Materials Selection in Framing: Steel?

Lead Author: Dr. Jim Bowyer

Publish date: 04.24.2007


Is Steel Framing a Good Environmental Choice?


Suppose that in designing a residential home, you have an objective of minimizing environmental impacts. Once decisions are made regarding house size and orientation on the site (both factors that have a significant impact on energy consumption and overall environmental impact over the life of the structure), one of the first issues to be resolved is selection of framing materials. A question that often arises is: Is it more environmentally responsible to use steel framing instead of wood framing?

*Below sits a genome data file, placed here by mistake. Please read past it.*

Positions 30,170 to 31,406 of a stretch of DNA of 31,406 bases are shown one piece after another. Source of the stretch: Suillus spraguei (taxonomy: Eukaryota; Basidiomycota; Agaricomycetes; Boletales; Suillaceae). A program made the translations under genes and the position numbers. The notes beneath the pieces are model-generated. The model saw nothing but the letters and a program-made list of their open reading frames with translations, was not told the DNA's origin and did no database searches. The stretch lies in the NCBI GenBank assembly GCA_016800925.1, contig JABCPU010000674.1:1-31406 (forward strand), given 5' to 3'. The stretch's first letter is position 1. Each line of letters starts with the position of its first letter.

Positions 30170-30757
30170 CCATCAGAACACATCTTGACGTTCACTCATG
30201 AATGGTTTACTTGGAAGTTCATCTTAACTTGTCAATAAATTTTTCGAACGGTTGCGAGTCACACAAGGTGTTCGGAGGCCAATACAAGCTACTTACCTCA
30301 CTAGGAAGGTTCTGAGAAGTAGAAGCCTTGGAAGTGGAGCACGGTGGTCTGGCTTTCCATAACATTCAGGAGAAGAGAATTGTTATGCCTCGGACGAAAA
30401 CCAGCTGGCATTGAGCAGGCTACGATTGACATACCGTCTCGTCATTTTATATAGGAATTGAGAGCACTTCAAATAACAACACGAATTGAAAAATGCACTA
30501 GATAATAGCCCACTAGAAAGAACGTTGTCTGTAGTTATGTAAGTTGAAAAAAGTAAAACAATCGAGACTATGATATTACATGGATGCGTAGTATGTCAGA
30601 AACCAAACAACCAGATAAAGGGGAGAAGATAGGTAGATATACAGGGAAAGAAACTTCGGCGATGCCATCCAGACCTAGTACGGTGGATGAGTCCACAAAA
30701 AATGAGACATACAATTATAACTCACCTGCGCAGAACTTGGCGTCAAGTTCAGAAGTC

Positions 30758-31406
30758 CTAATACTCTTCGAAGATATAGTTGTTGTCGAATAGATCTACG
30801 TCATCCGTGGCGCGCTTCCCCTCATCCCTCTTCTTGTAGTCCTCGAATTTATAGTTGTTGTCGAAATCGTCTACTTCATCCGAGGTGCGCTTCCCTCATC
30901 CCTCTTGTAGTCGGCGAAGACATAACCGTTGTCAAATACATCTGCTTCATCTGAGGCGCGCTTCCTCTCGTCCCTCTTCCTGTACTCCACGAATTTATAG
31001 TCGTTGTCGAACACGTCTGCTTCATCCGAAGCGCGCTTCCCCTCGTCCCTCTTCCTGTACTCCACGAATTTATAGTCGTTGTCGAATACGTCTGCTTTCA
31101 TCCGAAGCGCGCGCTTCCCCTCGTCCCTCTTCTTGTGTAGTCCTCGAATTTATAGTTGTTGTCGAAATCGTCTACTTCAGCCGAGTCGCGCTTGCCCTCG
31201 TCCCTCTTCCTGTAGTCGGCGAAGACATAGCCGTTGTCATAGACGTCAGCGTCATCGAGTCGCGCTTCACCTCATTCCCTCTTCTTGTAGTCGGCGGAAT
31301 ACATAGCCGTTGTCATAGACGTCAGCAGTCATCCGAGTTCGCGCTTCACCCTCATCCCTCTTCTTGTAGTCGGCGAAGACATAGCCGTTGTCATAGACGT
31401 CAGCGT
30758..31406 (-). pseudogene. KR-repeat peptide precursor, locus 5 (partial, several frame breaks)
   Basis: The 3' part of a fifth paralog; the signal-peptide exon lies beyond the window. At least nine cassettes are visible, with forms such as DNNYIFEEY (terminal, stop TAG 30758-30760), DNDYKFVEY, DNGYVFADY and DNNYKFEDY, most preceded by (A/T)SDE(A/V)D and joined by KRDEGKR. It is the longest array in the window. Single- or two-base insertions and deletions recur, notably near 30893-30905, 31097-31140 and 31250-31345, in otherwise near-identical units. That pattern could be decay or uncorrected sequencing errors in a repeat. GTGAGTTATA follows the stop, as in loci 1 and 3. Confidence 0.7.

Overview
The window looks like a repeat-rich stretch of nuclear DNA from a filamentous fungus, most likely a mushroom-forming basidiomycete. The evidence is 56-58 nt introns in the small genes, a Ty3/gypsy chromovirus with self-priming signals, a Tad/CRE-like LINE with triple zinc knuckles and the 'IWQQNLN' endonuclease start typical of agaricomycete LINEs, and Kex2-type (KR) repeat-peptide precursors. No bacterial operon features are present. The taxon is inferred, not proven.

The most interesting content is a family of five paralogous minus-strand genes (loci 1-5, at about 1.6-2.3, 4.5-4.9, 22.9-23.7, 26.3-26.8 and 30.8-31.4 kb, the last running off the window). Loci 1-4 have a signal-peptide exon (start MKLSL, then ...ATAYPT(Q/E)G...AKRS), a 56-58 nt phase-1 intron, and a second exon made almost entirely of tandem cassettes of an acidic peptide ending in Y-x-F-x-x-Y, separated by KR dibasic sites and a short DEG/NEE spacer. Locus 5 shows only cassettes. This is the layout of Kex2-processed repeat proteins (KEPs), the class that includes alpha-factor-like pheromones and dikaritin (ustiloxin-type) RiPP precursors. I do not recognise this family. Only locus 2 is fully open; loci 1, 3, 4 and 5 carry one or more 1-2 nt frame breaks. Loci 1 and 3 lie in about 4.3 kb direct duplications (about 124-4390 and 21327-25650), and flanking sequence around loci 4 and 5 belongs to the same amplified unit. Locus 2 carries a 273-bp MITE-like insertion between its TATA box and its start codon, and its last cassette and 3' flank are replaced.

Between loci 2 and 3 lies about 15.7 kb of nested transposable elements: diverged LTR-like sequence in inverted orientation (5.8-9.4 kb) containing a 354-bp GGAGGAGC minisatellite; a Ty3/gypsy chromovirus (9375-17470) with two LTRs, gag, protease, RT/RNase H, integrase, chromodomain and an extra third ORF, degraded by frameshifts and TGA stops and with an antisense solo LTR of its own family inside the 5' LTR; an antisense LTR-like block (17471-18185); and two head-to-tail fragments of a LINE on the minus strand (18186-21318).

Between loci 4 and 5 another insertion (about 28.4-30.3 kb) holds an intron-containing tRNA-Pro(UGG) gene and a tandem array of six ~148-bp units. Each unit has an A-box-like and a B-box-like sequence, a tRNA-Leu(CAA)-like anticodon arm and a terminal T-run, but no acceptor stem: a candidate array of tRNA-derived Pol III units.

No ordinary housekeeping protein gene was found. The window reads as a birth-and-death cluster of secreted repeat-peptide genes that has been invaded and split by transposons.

Although promoted as an environmentally preferable material, and classified as such in several green building programs, the production and use of steel framing results in a number of adverse environmental impacts that greatly exceed the impacts of available renewable alternatives such as wood. Even when considering steel framing that contains recycled content as high as 35 percent, considerable energy is consumed in the production process and places steel products near the top of any embodied energy ranking of construction materials. The high conductivity of steel and associated need for energy-intensive insulation adds to the environmental burden of steel-framed structures. Finally, high energy intensity and manufacturing processes unique to steel translate to very high levels of emissions to air and water and global warming potentials. The bottom line of this analysis is that it is rarely appropriate to characterize steel as the more environmentally benign material when compared to wood. Additionally, the take home message is that evaluating the impacts of a material and comparing alternatives needs to be a thoughtful and holistic process that does not rely on individual attributes. The use of existing and readily available life cycle assessment data offers the opportunity to efficiently accomplish this more thoughtful analysis.